Neo is dead. The hobbits are frolicking for eternity in the Shire. Arnold the Terminator will not be back. The year 2003 will be carved on numerous cinematic gravestones. Characters from The Matrix, The Lord of the Rings and Terminator 3, respectively, and some other very notable serial movie franchises — those whose entire story was told over the course of several films — have come to the end of their tales. Other franchises, many of which were expected to churn out sequel after sequel with no end in sight, also have passed on.
Nothing brings out movie geeks like fantasy or sci-fi serials. Last year saw the return of and conclusion to two of the biggest film-geek draws in cinema history, The Matrix and The Lord of the Rings. While both series shared unique production schedules and release strategies, their finales, in terms of critical and commercial success, were worlds apart.
The Wachowski brothers always intended their surprise 1999 hit The Matrix, a watershed film for special effects, to be the first chapter in a three-part saga.
With a fat budget, relatively untested co-directors and a not-yet-infallible Keanu Reeves, Warner Bros. decided to take a wait-and-see approach to green-lighting the sequels.
It was a conservative and costly decision. More than $170 million in box-office receipts later, The Matrix was a smash hit and everyone involved was going to require a fat raise. Worse still for the financiers, the film raised the special effects bar so high it would take an estimated $220 million to create sequels that would exceed the first film's lofty expectations — something that never did occur.
Expectations became The Matrix's worst enemy. In an unprecedented move, The Matrix Reloaded and The Matrix Revolutions were released last May and November. While there's no disputing both films' box-office success, the critical consensus is that the final two chapters did not live up to their predecessor.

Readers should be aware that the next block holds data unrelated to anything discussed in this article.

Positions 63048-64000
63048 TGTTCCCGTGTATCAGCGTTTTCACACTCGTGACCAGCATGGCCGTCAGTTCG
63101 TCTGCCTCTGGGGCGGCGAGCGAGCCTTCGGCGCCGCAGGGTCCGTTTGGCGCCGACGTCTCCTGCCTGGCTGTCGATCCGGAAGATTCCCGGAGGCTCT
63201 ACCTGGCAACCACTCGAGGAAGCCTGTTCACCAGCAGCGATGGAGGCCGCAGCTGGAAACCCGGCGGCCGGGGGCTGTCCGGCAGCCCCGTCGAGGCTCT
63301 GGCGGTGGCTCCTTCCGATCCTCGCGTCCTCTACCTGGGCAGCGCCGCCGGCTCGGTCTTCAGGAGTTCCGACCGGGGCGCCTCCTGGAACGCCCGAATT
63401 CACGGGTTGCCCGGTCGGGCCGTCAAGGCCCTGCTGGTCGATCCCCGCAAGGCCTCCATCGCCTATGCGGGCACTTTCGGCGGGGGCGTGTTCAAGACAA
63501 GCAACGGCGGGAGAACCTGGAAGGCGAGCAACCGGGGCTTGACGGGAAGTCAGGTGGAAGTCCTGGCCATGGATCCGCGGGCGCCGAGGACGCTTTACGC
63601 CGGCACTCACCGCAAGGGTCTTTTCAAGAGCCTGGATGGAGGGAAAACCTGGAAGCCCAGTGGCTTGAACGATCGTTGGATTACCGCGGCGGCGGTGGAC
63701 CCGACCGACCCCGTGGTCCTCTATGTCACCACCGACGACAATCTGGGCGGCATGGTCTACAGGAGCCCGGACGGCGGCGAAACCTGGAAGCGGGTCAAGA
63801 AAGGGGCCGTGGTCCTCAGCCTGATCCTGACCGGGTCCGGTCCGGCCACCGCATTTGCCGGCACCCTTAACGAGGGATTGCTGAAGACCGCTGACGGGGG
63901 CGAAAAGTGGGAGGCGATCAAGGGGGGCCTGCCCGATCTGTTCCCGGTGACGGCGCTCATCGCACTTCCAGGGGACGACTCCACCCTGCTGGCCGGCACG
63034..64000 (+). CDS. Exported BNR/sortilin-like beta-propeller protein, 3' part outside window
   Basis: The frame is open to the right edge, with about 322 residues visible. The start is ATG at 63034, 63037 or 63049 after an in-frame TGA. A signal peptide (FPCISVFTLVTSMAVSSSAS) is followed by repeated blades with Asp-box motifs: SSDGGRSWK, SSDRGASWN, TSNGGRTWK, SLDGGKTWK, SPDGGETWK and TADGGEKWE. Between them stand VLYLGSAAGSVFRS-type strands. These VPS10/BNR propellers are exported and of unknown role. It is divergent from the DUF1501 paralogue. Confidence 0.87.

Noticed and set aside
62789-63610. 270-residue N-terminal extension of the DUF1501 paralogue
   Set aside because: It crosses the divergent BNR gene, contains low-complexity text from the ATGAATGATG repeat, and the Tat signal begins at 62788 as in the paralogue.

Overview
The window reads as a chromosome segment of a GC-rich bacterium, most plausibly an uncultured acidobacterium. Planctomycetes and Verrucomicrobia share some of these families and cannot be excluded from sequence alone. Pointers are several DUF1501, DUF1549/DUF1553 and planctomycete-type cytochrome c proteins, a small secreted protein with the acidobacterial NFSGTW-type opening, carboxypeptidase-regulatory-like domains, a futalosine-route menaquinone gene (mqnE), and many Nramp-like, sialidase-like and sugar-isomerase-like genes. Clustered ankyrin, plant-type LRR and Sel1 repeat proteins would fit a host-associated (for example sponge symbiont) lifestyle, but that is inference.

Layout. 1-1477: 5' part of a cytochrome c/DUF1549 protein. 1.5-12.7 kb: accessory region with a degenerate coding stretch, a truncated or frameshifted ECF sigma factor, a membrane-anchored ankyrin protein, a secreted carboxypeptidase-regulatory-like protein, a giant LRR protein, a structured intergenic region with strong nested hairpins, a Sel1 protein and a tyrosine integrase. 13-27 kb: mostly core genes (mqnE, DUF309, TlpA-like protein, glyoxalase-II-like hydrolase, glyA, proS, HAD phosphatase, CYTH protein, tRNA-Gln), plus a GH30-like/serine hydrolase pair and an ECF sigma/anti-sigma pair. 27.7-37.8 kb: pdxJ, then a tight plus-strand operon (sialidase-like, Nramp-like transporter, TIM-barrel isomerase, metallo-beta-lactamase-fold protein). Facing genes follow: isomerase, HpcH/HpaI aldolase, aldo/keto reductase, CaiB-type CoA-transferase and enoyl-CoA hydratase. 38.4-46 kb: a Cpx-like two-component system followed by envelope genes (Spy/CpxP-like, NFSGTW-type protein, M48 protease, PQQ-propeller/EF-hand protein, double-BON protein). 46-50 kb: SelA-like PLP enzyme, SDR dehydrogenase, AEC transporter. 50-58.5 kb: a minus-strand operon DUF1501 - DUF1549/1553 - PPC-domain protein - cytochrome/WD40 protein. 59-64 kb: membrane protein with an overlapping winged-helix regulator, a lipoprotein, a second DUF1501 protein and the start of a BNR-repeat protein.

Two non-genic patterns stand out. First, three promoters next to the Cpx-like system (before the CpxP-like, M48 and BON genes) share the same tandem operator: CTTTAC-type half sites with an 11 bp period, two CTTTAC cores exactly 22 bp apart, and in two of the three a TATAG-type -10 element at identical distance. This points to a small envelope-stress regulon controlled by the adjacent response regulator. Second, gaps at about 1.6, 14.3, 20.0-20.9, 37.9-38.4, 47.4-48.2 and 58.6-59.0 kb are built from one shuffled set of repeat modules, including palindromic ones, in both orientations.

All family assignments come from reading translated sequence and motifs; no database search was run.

Over on J.R.R. Tolkien's fantasy land, Middle Earth (or at least its New Zealand facsimile), director Peter Jackson and his crew watch as the final third of the Rings series, The Return of the King, continues to draw large audiences after its Dec. 17 opening. New Line Films bankrolled the trilogy's production all at once but chose to open the three films in true serial style — one per year in consecutive Decembers. Fans of Tolkien's books were given their fix slowly, and the wait between films created exactly the buzz New Line wanted.
The Matrix and The Lord of the Rings series were supposed to finish. Their fans knew that. Other ongoing series died prematurely — nastily — in the hard-knock months of 2003.
The future looks bleak for Angelina Jolie's Tomb Raider, Reese Witherspoon's Legally Blonde comedies and Jackie Chan's Shanghai Noon period action films. All were box-office disappointments and critical duds.
The Hulk, expected to be a hit comic book franchise like its Marvel Comics cousins Spider-Man and X-Men, died before it opened, a victim of lukewarm responses to the computer-generated Hulk first shown in TV commercials months prior to the film's summertime release.